T. gondii mentioned in the title of this post refers to Toxoplasma gondii, a parasite with something of a rather interesting profile and history (see here and see here). I've talked quite a bit on this blog about T. gondii and it's various 'associations', but of particular interest has been the suggestion of a 'connection' between T. gondii exposure and risk of psychiatric diagnoses like schizophrenia (see here).
The findings reported by Kristoffer Sølvsten Burgdorf and colleagues  (open-access available here) add further evidence to such a 'psychiatric' connection with their conclusion that: "exposure to T. gondii might be a contributing causal factor for developing schizophrenia." Researchers arrived at their conclusion following the examination of an intriguing initiative called the Danish Blood Donor Study (DBDS). Started in 2010, the DBDS includes records for over 100,000 patients and "contains DNA and EDTA plasma samples, consecutive for all donors returning for blood donation after enrolment." That's a lot of data. So: authors "identified all individuals in the DBDS cohort registered with psychiatric disorders, suicidal behavior, or traffic accidents (N=5,953)." Said participants were matched with 'suitable' controls (N=7,101) and stored samples were analysed for "immunoglobulin (IgG) class antibodies against T. gondii and CMV." CMV by the way, refers to cytomegalovirus. Contact with (congenital) CMV has also been talked about on this blog (see here). CMV (exposure) also shares a potential *link* with "psychiatric disorders, cognitive deficits, suicidal behavior, and traffic accidents."
Results: "Of the 11,546 studied individuals, 2,990 and 7,020 individuals, respectively, tested positive for IgG class antibodies against T. gondii (25·9%) or CMV (60·8%)." Onward: "We found that individuals with a T. gondii infection had increased odds of being diagnosed with schizophrenia disorders compared to those without infection." Because researchers were also able to access other national databases containing details on outcomes like diagnosis of a psychiatric disorder and 'attempting suicide' and cross-reference them with their participants, they were also able to look at "temporality, with pathogen exposure preceding outcome" as a factor. And when they did, that T. gondii exposure - schizophrenia association was described as "even stronger." The other data on T. gondii or CMV exposure in relation to traffic accidents or suicide attempts was not as statistically strong, and indeed nothing showed significance when temporality was taken into consideration in relation to causation. On that basis, I'm gonna leave that part of the results without further comment.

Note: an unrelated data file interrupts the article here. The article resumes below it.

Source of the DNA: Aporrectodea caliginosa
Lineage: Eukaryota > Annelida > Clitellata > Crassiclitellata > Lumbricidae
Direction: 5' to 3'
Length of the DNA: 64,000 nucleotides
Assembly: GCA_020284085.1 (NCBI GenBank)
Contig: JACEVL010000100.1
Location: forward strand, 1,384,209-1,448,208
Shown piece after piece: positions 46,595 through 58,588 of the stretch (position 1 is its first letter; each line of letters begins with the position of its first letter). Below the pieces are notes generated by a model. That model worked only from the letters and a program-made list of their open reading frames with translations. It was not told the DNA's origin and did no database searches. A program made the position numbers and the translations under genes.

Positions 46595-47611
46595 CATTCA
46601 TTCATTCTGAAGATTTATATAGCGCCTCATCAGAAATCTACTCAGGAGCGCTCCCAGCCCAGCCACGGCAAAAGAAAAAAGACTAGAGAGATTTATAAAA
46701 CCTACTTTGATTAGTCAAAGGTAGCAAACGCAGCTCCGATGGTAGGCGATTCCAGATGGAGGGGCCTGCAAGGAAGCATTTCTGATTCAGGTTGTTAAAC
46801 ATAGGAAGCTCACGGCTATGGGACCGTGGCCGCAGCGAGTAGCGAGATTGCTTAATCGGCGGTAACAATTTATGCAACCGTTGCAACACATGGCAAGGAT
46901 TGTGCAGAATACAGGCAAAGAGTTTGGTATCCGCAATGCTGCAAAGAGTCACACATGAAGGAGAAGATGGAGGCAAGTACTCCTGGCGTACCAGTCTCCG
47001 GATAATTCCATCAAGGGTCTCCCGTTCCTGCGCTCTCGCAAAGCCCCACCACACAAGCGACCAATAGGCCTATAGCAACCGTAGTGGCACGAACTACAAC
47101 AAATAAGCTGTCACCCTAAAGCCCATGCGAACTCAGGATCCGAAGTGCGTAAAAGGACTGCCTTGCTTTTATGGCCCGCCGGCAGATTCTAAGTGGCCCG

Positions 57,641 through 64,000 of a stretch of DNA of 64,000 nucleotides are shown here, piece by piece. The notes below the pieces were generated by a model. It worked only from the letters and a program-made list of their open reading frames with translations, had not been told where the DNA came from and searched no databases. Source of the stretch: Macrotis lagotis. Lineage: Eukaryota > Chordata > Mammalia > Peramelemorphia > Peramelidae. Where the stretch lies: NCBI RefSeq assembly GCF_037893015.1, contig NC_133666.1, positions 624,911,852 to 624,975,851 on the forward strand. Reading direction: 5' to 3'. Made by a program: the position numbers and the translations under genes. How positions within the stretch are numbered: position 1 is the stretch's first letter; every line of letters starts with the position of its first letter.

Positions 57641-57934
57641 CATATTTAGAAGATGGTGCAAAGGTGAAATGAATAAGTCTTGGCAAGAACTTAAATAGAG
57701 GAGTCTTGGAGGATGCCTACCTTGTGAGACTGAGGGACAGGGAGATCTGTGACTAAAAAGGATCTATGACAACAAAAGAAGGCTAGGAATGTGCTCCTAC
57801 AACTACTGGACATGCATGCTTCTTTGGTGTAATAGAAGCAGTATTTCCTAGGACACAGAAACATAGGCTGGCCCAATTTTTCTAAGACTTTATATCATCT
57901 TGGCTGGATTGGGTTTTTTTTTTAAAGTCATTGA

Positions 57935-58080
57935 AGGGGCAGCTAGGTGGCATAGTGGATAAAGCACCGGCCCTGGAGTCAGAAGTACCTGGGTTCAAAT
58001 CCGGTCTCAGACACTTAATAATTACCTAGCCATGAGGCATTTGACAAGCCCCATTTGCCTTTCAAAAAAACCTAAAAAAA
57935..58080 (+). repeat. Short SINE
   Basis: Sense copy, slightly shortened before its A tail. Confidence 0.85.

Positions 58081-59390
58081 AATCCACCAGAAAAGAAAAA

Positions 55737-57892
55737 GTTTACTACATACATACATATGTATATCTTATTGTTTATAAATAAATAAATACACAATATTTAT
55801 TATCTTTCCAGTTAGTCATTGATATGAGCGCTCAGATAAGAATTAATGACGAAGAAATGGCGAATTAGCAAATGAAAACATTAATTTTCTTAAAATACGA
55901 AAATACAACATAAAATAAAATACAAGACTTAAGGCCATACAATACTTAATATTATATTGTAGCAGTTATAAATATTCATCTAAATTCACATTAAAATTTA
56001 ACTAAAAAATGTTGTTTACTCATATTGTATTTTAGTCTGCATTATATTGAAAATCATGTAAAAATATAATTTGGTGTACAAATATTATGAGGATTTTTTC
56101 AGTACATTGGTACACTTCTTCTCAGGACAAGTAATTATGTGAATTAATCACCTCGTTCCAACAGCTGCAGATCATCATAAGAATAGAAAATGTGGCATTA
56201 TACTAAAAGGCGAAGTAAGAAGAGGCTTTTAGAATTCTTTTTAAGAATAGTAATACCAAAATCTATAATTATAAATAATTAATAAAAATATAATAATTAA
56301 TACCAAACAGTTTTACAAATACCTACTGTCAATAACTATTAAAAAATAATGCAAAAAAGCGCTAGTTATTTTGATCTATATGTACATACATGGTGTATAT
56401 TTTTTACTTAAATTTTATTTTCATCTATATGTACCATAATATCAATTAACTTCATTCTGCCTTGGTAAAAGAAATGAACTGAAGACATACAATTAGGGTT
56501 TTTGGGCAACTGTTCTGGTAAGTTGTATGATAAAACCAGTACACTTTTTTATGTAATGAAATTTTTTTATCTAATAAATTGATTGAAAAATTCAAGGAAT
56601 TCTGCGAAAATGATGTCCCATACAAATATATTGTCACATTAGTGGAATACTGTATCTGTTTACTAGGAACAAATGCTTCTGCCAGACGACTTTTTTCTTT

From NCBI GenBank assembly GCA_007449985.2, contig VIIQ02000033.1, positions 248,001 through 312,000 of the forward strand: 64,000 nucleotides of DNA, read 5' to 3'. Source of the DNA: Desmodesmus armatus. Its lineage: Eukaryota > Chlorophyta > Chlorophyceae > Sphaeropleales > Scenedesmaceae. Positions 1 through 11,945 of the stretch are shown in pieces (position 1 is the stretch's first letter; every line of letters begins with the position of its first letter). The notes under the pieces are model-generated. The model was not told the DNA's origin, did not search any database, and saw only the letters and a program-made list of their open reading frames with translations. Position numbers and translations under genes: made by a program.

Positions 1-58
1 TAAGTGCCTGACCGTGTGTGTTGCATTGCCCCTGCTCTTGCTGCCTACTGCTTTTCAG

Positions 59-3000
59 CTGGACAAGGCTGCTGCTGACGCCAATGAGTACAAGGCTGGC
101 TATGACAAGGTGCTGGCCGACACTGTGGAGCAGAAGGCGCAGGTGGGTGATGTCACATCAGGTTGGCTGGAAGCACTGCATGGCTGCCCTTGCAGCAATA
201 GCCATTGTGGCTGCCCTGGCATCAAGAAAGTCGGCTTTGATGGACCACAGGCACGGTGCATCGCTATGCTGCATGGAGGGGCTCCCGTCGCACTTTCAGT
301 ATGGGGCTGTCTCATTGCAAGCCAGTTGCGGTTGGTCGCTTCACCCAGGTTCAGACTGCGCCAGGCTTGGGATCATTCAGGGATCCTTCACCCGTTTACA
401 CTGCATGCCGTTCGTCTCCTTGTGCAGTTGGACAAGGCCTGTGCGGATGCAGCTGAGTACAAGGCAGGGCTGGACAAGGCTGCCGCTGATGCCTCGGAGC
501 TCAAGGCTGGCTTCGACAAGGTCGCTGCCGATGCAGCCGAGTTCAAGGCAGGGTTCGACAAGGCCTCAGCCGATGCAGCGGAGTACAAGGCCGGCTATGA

This was a good study. It drew on data from a well-defined group (those Scandinavian databases 'do it' yet again) and was able to take into account the important issue of temporality. It wasn't a perfect study - "We cannot rule out that socio-economic factors could potentially account for part or all of the observed causal effect" - and said nothing about possible mechanism(s) of effect however. That being said, I'm willing to go along with the conclusions made and the need for a lot more investigation in this area linking T. gondii exposure and subsequent risk of mental illness. In particular whether new or existing treatment methods for T. gondii *might* hold the promise of much more...
And whilst on the topic of T.gondii and the specific input from cats on the spread of T. gondii (see here and see here), I'll state here and now that I am not a great believer in the idea of 'cat eradication' as mentioned by some researchers recently . That being said, a toxoplasmosis vaccines for cats (see here) sounds like a really good idea...
 Sølvsten Burgdorf K. et al. Large-scale study of Toxoplasma and Cytomegalovirus shows an association between infection and serious psychiatric disorders. Brain Behav Immun. 2019 Jan 24. pii: S0889-1591(18)30699-8.
 de Wit LA. et al. Potential public health benefits from cat eradications on islands. PLoS Negl Trop Dis 13(2): e0007040